Society for the Teaching of Psychology: Division 2 of the American Psychological Association

Q&A with GSTA Steering Committee

10 Apr 2021 12:00 AM | Anonymous member (Administrator)

Submitted by Kelly Cuccolo and William Ridgway

This month’s Corner will be the final installment of our Q&A series with Steering Committee members. Below, we are featuring this year’s social media outreach committee members.

1. Type of doctoral program, year, & expected graduation:

Kelly: I am a fifth-year doctoral candidate in Experimental Psychology at the University of North Dakota. I will be graduating in May of 2021.

William: I am a third-year doctoral student in Psychological and Brain Sciences at the University of Nevada, Las Vegas. I will be graduating in Summer 2023.

2. Classes you have taught and/or been a GTA for (undergraduate or graduate):

Kelly: In my first two years of my program, I was a GTA for Psychophysiology, Biological Basis of Behavior, Developmental Psychology, Introduction to Psychology, Diversity Psychology, and History and Systems. Since 2017, I have been the instructor of record for Introduction to Psychology, Introduction to Personality, Social Psychology, and Abnormal Psychology. I have also been an adjunct instructor for Lake Region State College and University of Minnesota Duluth.

William: In my second year of the program, I was a GTA for Statistics for Psychologists. Since the 2020 academic year, I have been the instructor of record for Introduction to Psychology and in Fall 2021, will be the instructor of record for Forensic Psychology.

3. Experiences you have been able to participate in because of being a part of GSTA:

Kelly: I have been able to disseminate information on teaching pedagogy, and diversity and inclusion to other graduate students to help them improve their teaching.

William: I have been able to take an active role in providing graduate students with important resources and best practices for teaching. Additionally, being a part of GSTA has allowed me to forge incredible relationships with other graduate students and faculty members outside of my own academic institution.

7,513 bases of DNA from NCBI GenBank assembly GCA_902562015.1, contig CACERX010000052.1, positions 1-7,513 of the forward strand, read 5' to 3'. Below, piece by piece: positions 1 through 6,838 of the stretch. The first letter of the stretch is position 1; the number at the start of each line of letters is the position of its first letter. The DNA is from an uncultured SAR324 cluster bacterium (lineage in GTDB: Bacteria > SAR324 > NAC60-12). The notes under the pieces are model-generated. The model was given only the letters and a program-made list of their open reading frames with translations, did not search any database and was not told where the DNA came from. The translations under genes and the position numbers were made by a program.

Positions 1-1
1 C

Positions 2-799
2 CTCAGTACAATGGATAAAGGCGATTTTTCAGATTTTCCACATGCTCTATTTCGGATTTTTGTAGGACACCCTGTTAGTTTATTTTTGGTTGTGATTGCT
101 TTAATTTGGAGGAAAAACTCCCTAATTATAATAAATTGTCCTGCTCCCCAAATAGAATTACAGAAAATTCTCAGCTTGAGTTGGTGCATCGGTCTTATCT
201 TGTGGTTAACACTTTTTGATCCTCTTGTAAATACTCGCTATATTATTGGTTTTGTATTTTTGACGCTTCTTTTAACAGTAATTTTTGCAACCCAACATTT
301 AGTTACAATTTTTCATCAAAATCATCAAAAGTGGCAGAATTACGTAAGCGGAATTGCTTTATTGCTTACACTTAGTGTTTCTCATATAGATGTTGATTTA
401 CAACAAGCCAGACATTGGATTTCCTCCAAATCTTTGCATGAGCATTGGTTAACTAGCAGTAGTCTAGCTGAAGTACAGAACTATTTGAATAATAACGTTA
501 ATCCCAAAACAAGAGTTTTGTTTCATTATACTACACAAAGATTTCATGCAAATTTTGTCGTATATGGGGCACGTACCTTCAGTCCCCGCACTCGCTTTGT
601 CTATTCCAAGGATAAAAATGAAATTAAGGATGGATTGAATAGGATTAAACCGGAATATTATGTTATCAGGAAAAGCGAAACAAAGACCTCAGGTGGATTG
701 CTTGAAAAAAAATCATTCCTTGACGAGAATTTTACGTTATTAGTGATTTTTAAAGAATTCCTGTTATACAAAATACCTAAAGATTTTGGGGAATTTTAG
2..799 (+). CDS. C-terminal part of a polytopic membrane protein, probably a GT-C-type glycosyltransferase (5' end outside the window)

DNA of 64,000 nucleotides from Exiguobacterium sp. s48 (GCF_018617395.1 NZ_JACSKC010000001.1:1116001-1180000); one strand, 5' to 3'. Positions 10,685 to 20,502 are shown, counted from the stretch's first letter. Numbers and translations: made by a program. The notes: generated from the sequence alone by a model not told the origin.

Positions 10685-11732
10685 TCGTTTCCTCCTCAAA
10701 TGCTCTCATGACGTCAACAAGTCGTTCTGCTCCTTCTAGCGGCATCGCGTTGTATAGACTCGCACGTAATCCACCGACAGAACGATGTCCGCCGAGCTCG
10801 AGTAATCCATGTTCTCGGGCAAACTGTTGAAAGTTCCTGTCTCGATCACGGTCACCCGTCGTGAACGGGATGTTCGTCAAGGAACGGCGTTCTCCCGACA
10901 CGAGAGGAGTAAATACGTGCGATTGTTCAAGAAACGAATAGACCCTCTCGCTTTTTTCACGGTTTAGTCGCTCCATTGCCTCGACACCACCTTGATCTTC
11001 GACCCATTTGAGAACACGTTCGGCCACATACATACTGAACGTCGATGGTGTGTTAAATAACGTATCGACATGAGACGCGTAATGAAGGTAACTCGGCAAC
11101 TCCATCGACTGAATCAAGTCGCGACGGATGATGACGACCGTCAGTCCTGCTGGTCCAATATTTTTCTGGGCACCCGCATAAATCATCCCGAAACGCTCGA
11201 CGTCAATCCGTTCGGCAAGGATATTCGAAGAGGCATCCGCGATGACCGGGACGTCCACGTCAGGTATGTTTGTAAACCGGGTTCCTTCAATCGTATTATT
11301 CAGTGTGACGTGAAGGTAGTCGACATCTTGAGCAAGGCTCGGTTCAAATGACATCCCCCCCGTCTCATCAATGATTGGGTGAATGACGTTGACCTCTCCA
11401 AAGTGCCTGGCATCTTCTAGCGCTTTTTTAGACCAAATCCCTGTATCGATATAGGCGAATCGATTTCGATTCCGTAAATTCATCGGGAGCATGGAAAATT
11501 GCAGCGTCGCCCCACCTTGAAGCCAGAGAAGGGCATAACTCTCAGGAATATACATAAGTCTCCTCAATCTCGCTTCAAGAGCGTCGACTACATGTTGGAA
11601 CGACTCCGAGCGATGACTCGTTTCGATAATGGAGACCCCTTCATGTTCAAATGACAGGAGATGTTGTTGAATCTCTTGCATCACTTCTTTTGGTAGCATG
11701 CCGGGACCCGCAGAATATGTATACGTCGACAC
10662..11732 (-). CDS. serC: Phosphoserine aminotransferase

4. Benefits of GSTA on your professional development and future as an academic:

Kelly: I have really appreciated being able to connect with other students who are committed to equitable teaching and using empirically supported practices in the classroom.

William: I have been exposed to new information and perspectives pertaining to the teaching of psychology that have allowed for me to more effectively connect with students and structure courses that result in students having the ability to play gracefully with ideas. Ultimately, the continuous adoption of new perspectives and styles of teaching allow me to grow into an ideal instructor.

5. Impact of GSTA on you personally:

Kelly: I really feel supported in my teaching by being part of the GSTA – it is very personally fulfilling to build these connections and also to know you have people to turn to for advice on teaching.

William: It provides one with a supportive community that results in you feeling safe enough to take risks. There are so many ways in which a subject can be approached, so having individuals you can discuss various ideas with is important. The process and feedback allow for an additional level of confidence in how you choose to lecture on a particular topic.

6. Advice (teaching and/or research tips) for other graduate students:

Kelly: Do what works for you, find what works for you. Everyone is going to have a different style of teaching that is most effective for them so don’t try to force yourself to teach in a way that doesn’t fit your personality, values, and goals. Also, don’t be afraid to ask for help, or to admit that you’re wrong or don’t know an answer – students appreciate the honesty and humility.

William: The many pieces of advice when it comes to teaching is extensive, so I will discuss a couple of them. First, when it comes to that first day in the classroom, make sure to walk through your course in detail and express the expectations for your students. It is true that you never get a second chance to make a first impression. Thus, a professional introduction and thorough review of what to expect, is extremely important. Second, do not try to lecture on all the material presented in the textbook. It is important to identify what needs attention in class. Accomplishing this will allow you to take time to teach important or complex topics, instead of speeding through a lecture trying to cover each piece of information presented in the textbook.

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